First Watch Restaurant Group Inc. is shying away from increasing menu prices or reducing the size of its menu amid a focused on increasing traffic as it swung to a profit in its first quarter as a publicly traded company.
The Bradenton, Fla.-based company, which completed its initial public offering in early October, reported earnings on Tuesday for the third quarter ended Sept. 26.
“We've taken no price this year,” said Chris Tomasso, First Watch CEO, on an earnings call with analysts. “We're focused on traffic, and we just felt like coming out of the pandemic our focus should be on getting people in the restaurants and getting our in-restaurant-dining numbers back up.”
First Watch’s third-quarter restaurant traffic grew 40.1% compared to 2020 and 4.8% compared to the same period in 2019, he said. Same-store sales in the period were up 46.2% compared to 2020 and up 19.7 compared to 2019.
“I'll also say that part of that philosophy was when we came out of COVID closures — I know we're kind of out on island by ourselves on this — we didn't reduce our menu at all, again because we're focused on customer counts,” Tomasso said. “We didn't want to take anything off the menu that somebody came to us for even if it was a low-seller. Our focus was on getting everybody back and not disappointing any of our customers.”
Tomasso said inflation currently is providing a “unique environment.”
“I think you'll see us get back to our cadence of looking at annual price increases,” he said,”but for right now we haven't announced anything that we're doing for next year.”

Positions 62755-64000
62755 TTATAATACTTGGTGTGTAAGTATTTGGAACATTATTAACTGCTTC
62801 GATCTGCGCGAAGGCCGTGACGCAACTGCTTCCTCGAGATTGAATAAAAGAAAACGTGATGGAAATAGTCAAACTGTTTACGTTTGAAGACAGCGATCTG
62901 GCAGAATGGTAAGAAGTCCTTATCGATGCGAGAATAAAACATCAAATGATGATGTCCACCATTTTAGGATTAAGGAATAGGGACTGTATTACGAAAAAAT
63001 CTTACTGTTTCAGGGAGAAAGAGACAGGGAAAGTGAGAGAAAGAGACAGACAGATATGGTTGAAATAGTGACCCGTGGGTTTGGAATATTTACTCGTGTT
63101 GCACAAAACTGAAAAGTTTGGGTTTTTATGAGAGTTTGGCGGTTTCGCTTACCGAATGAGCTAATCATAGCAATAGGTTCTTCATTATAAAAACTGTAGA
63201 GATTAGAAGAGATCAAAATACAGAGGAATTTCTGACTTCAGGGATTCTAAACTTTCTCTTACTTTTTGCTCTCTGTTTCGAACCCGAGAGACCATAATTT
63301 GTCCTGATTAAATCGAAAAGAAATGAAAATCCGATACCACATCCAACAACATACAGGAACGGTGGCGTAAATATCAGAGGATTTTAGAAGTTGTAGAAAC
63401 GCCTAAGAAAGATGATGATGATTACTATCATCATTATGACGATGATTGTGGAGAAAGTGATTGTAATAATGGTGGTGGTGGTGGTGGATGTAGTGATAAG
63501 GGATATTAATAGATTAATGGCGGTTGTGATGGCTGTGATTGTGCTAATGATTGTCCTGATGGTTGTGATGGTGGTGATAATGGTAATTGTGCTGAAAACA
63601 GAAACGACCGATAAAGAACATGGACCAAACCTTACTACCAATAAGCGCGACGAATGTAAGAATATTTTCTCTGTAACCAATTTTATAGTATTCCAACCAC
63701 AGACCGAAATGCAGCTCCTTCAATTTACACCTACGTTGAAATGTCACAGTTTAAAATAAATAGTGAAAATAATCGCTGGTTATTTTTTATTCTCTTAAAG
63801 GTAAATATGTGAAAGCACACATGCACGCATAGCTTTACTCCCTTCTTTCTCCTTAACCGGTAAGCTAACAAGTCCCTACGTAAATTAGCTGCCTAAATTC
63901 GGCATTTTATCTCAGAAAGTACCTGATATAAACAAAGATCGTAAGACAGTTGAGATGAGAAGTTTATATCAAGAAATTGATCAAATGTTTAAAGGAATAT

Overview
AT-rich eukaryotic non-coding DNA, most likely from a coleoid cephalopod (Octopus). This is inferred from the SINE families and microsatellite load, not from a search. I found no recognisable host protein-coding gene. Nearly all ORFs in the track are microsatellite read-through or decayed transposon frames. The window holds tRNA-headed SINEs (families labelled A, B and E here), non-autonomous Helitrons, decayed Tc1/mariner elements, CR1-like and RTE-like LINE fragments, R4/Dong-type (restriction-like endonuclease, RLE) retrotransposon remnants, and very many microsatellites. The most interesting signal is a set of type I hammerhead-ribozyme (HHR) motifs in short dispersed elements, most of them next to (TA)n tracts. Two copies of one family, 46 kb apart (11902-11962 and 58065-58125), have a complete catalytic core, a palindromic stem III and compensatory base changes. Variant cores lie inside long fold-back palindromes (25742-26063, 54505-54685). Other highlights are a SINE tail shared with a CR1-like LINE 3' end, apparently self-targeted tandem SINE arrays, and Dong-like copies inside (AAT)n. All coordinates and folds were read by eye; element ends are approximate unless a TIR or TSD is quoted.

He added that First Watch’s philosophy in years past has been to take price to cover inflation, which generally meant price increases of 2% to 3% a year.
Tomasso added that First Watch units were able to staff up quickly and have largely avoided the labor crisis found in many areas of the restaurant industry.
“Whereas you might have seen sign-on bonuses and things like that,” he said, “we held off doing that and really focused on our team members.” Tomasso said the company, for example, increased referral bonuses.
“We believe that that our employees are our greatest ambassadors, our best evangelists and they can tell the story about what it's like to work at First Watch and not work at night and not work 24 hours a day,” he said. Most First Watch restaurants are open 7 a.m. to 2:30 p.m., requiring just one daytime shift.
During the pandemic, First Watch began rolling out adult beverages to many units, and 37 more restaurants began offering the menu of mimosas and drinks during the third quarter. The total with the adult-beverage menu at the end of the third quarter was 281 restaurants.
“We will continue the expansion to more restaurants throughout our system where feasible,” Tomasso said. For the quarter, alcohol accounted for 2.2% of restaurant sales at all company owned restaurants, he said.
For the third quarter ended Sept. 26, First Watch swung to a profit of $783,000, or 2 cents a share, from a loss of $11.1 million, or 25 cents a share, in the prior-year period. Revenues increased 57.8%, to $157.4 million from $99.7 million in the same quarter last year.
First Watch ended the third quarter with 428 restaurants in 28 states.
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